BEIJING (Reuters) - China will abolish its system of forced labor camps, the government said on Friday, a major victory for President Xi Jinping and a response to public outrage over a practice criticized as outdated and rife with human rights abuses.
The state Xinhua news agency said the decision was part of a package of political and economic reforms agreed at a conclave of the ruling Communist Party that ended earlier in the week.
Last week, Reuters had cited sources in the leadership as saying Xi had been blocked in efforts to dismantle the re-education through labor system, despite his personal dislike of the policy.
But Xi, who took charge of the party a year ago, appears to have overcome conservative opposition to the plan, one of the major components of the far-reaching changes that the government has said it will implement by 2020.
“Legal reform is one of the key points of this comprehensive reform,” Xi said in comments reported by Xinhua.
In another potentially significant legal reform, Xinhua said the party had decided to work toward an independent judiciary - courts would be “appropriately” separated from local government units and judges would be given more power and responsibility to make their own decisions. It did not say when the changes would be carried out.
Last month, a paper published on an official website managed by the Supreme People’s Court said China must rid its courts of corruption and stop officials interfering in decisions. Courts in the country almost never side with defendants.
The government’s decision to abolish labor camps follows the highly publicized sentences of Tang Hui, a 40-year-old woman sent to a labor camp in central Hunan province last year after demanding justice for her daughter who had been raped, and Ren Jianyu, 25, a village official sentenced in the southwestern city of Chongqing.
Nicholas Bequelin, senior Asia researcher at New York-based Human Rights Watch, called the announcement “a very positive step”.
“The system was standing in the way of any kind of meaningful legal reform. It was sort of a permanent handicap to the development of the criminal law system,” he said.
“It also reflects that Xi Jinping is somewhat curtailing the power of the security apparatus. He’s pushing the buttons and making these things happen.”
China’s “re-education through labor” system, in place since 1957, empowers police to sentence petty criminals to up to four years’ confinement without going through the courts, a system that critics say undermines the rule of law and is often used against political activists and followers of Falun Gong, the banned spiritual group.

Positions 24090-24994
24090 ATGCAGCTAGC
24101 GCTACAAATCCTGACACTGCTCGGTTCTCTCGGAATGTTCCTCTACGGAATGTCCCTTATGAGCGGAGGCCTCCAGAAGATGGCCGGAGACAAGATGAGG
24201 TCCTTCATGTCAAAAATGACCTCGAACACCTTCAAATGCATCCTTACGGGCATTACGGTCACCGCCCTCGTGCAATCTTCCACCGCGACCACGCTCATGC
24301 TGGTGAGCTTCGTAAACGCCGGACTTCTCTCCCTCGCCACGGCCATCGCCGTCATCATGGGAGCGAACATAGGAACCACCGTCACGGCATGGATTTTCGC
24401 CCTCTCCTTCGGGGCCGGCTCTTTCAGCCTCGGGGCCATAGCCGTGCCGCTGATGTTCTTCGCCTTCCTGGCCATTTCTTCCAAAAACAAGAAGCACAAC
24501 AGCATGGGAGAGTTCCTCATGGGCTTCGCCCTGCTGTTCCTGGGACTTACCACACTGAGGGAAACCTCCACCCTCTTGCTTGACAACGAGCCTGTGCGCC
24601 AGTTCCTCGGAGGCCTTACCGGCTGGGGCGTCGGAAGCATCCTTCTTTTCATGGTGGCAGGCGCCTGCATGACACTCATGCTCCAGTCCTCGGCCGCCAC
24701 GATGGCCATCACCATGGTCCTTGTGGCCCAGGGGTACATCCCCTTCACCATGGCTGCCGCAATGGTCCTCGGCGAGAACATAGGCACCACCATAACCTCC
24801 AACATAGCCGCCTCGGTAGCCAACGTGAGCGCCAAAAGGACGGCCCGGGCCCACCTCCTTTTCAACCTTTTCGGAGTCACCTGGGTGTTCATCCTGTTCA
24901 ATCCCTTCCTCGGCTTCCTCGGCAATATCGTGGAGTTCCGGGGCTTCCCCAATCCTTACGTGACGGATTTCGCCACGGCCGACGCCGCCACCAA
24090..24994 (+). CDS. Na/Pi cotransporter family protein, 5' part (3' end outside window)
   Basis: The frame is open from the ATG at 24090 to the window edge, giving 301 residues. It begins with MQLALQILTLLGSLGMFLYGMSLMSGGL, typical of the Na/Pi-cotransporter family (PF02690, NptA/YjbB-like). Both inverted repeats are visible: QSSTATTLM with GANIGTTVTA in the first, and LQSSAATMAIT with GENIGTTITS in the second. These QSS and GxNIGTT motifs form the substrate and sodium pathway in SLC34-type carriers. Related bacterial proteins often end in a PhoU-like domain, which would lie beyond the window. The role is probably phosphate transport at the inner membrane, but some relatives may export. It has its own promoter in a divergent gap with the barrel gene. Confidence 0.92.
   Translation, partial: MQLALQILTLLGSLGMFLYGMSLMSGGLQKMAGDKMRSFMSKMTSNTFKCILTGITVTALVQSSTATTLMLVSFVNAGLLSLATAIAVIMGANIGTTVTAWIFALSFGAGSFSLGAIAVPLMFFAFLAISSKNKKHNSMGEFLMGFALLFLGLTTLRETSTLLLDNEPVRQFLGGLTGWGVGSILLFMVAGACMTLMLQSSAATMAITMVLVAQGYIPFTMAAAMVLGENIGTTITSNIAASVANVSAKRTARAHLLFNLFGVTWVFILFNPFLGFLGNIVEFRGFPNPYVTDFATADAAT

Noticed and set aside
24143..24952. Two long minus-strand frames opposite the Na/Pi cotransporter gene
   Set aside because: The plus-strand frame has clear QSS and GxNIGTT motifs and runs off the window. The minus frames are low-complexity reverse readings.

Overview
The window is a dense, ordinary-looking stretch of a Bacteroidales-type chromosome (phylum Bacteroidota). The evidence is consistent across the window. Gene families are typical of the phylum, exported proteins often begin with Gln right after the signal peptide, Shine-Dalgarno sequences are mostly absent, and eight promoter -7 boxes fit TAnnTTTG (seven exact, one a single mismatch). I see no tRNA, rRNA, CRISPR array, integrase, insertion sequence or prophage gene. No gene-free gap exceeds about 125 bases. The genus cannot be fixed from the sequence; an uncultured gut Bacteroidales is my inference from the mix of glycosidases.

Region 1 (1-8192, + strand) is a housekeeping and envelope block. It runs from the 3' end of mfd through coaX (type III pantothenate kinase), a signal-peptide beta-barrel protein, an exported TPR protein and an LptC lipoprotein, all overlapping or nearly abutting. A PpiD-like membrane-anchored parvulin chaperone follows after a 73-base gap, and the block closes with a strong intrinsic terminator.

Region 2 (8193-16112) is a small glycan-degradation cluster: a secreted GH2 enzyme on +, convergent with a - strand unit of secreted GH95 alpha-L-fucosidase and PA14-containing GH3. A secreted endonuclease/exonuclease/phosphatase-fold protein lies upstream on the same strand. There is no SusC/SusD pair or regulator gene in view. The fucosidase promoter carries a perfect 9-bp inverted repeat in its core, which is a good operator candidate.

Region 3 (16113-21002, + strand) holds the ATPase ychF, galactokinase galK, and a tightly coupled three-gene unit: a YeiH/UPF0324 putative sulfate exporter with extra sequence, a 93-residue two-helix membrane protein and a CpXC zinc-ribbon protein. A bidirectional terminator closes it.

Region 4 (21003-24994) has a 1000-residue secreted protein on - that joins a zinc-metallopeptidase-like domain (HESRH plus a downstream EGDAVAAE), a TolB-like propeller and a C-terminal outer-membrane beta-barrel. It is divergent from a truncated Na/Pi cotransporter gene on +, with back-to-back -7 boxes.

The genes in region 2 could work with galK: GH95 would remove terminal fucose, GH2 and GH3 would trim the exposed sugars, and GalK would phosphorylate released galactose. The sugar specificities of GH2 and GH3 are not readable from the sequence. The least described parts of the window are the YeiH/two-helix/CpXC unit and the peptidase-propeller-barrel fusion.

Those detained under the policy were locked up in one of 350 labor camps throughout the country that can house about 160,000 inmates, according to Xinhua.
However, since Chinese police have not been sending people to camps this year, the number of those incarcerated is far less, said Pu Zhiqiang, a prominent human rights lawyer who has campaigned against the policy.
“As no new people have been going into the system, there probably are not that many people left in it,” he said.
DEATH PENALTY REFORM
The government also announced other legal reforms, including gradually reducing the number of crimes subject to the death penalty. It will “further improve the penalties for criminal acts and corrective legislation and improve the community correction system,” Xinhua said.
Li Fangping, a human rights lawyer who has lobbied to change the labor camp system, said authorities had no choice but to end the policy, given the wide criticism.
“The central government realized that if it maintained this system they would face greater and greater pressure from society,” Li said.
Domestic security head Meng Jianzhu said in early January that China would scrap the system this year.
“As the construction of a socialist democracy and the rule of law is being accelerated, the society’s calls for reform of the re-education through labor system have grown stronger and stronger,” Meng wrote in a February essay in Qiushi magazine, an influential party journal.
However, Corinna-Barbara Francis of Amnesty International said she was worried that China could “find alternative ways to punish the same types of people that they have been using” the re-education through labor system to punish.
Most of those who are incarcerated are drug addicts, prostitutes and members of Falun Gong, said rights activists.
Rights groups have said conditions in the labor camps are terrible and that detainees were frequently subject to “very hard labor” with no health and safety precautions.
Despite long-standing international criticism of the camps, many Chinese people are largely oblivious to them because many of those who are locked up are poor and on the fringes of society and their cases are not publicized.
But Tang, the woman whose daughter was raped, gained wide attention when reports of her incarceration were published in state media.
Additional reporting by Adam Rose, Michael Martina, Ben Blanchard and Hui Li; Editing by Raju Gopalakrishnan
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